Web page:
Purpose of review: This review addresses the key question of how to integrate a high complexity of processes and data to a unifying picture of disease processes and progression relevant for osteoarthritis.
Recent findings: Many research efforts in the last few years have resulted in the accumulation of a huge amount of data. To date, however, these data have not led to a unifying concept of the pathogenesis and progression of the osteoarthritic disease process. Methods to integrate a lot of information are needed, therefore, in order to progress from experimental findings to practical knowledge. Several such strategies have been followed up in the past: in-vitro models, large-scale gene expression analysis/functional genomics, and an attempt to interpret gene expression patterns on the basis of developmental chondrocyte differentiation. A novel approach is systems biology, which promises to overcome issues of complexity using appropriate models and quantitative simulation.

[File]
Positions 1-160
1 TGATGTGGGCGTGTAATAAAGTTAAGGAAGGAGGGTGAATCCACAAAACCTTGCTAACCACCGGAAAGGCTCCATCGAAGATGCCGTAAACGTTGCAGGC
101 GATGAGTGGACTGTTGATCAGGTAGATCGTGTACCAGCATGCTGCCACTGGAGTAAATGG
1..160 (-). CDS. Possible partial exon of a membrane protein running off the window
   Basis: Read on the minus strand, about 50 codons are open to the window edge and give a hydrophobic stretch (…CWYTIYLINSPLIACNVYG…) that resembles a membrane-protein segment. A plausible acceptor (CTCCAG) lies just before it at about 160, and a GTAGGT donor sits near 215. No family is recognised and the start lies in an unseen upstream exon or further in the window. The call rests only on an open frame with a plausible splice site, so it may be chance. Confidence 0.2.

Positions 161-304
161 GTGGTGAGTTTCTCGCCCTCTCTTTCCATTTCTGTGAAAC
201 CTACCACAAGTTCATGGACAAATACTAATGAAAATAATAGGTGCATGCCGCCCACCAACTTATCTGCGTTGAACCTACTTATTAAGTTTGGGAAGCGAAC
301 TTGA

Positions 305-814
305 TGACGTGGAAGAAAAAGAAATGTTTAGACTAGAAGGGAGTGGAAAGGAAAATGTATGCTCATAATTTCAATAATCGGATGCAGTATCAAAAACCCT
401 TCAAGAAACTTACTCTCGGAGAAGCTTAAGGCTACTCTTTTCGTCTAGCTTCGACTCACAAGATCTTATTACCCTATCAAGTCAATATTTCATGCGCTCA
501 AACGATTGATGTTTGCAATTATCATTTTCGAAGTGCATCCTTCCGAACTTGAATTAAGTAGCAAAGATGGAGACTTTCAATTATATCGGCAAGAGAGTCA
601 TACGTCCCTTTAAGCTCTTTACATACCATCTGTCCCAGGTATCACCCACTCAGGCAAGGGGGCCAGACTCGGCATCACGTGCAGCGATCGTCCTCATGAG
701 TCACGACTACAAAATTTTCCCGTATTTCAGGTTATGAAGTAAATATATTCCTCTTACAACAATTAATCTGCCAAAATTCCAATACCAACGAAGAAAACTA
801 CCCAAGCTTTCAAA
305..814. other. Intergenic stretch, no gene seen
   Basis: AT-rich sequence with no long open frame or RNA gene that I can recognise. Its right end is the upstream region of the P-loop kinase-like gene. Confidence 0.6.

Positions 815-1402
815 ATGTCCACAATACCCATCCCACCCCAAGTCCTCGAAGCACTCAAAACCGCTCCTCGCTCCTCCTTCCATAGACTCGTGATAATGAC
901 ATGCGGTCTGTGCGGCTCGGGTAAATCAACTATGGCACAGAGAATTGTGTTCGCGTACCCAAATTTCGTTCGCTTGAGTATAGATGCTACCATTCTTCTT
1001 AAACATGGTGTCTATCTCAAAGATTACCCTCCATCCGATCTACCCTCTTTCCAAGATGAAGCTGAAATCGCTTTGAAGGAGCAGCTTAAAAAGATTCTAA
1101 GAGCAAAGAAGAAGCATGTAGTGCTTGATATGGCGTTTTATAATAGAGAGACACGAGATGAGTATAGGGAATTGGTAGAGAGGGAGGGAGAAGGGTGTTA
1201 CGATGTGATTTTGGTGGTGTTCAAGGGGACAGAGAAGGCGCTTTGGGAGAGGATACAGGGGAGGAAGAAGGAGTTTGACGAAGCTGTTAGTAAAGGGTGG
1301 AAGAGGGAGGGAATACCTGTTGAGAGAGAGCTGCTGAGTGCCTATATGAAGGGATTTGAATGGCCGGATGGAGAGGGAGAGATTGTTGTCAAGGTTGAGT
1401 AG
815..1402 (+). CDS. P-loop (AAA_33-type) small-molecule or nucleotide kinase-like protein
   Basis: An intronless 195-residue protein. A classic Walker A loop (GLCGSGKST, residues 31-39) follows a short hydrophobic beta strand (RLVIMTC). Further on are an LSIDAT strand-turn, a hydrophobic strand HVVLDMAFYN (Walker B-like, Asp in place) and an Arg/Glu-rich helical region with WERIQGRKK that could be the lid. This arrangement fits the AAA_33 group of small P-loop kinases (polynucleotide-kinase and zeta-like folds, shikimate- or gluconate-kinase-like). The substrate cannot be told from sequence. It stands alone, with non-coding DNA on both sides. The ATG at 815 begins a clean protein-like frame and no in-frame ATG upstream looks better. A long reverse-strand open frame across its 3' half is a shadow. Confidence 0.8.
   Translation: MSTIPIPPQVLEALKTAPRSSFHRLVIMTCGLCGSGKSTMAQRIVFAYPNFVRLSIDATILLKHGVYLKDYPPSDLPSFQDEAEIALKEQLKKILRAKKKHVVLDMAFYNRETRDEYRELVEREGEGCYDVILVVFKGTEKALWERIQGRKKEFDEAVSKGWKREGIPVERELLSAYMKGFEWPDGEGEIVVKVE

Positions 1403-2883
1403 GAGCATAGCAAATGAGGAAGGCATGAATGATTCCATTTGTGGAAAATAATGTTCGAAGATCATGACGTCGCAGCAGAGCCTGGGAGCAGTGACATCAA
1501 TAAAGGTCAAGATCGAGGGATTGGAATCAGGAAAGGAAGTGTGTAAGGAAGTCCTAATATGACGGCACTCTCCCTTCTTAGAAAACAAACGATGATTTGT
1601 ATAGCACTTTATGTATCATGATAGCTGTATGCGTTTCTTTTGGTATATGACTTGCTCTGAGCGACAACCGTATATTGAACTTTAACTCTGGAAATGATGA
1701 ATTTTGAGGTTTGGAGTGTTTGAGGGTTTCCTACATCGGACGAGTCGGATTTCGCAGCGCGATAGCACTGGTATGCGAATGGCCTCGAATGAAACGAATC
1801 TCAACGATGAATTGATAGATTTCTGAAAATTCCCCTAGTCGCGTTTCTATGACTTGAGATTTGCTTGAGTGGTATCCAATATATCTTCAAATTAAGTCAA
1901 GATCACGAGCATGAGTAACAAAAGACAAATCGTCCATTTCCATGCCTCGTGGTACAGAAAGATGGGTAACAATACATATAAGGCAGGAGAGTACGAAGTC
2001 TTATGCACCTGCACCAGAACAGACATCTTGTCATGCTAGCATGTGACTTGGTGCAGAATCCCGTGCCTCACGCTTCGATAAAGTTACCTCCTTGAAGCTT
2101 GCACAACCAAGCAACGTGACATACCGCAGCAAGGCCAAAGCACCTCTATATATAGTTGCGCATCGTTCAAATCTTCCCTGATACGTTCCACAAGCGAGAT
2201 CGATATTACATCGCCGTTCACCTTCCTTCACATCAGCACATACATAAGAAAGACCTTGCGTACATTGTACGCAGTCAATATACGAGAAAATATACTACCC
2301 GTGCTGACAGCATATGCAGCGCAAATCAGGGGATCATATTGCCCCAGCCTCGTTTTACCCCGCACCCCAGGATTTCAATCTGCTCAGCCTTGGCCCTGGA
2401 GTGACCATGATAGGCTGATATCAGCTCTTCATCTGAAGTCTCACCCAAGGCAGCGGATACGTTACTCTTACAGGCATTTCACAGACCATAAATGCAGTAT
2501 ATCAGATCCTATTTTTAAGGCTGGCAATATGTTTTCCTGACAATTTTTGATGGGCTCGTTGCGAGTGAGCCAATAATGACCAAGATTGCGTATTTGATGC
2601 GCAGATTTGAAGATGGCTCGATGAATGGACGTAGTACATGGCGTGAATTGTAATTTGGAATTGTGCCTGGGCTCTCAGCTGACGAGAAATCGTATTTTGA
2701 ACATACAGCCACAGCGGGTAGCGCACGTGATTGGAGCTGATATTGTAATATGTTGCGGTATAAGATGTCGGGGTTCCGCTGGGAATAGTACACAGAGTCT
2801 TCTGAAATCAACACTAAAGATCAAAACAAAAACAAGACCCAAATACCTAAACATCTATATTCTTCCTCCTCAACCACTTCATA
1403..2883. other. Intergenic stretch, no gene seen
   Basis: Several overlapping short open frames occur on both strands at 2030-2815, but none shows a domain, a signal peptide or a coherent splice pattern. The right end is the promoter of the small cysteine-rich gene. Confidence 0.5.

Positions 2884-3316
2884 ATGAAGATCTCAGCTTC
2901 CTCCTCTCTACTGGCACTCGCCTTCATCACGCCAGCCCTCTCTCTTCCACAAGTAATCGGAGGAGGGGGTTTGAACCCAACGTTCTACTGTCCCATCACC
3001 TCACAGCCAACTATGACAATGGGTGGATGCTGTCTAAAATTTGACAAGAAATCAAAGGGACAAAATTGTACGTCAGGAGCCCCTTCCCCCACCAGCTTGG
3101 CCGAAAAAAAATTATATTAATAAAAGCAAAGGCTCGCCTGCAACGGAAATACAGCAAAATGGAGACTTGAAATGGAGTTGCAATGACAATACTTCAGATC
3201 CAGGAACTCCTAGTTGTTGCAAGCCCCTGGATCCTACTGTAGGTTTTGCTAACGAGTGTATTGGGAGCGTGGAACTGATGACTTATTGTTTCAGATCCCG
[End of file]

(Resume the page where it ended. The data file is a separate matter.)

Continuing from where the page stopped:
Summary: Efforts are required to integrate a continuously growing high complexity of experimental data into an understanding of the joint system and its derangement in osteoarthritis. Modelling of the 'whole' picture appears to be needed so that we do not get lost in the plethora of details.